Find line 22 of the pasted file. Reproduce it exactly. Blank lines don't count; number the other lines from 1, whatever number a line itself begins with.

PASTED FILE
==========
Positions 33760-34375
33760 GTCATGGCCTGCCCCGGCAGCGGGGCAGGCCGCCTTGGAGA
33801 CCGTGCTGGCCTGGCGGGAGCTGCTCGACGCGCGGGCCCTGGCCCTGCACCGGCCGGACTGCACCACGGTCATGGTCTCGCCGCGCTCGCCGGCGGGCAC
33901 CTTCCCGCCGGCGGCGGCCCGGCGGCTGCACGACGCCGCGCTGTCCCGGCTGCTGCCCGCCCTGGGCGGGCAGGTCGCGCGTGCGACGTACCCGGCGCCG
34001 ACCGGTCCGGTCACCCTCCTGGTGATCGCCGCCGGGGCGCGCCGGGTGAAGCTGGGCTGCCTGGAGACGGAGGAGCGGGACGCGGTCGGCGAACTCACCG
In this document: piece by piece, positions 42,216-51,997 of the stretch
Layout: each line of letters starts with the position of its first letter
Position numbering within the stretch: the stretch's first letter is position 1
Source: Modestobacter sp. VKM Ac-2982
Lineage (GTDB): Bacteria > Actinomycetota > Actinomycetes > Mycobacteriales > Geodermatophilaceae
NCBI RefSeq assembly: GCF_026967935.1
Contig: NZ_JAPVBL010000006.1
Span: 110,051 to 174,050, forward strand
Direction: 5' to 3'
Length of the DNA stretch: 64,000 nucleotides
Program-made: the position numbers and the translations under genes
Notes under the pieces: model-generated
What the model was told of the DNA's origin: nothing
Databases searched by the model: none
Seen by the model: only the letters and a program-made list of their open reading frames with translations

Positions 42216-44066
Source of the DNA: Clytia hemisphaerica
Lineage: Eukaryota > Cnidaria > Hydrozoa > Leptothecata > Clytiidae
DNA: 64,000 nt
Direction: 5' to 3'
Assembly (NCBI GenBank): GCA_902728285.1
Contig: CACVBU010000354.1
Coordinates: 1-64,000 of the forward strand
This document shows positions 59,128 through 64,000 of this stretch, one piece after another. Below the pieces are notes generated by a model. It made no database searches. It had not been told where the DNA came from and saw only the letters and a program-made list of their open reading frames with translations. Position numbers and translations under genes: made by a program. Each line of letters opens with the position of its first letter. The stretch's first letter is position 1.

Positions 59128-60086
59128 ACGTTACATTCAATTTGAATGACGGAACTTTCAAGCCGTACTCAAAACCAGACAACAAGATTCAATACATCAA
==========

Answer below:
Source of the DNA: Clytia hemisphaerica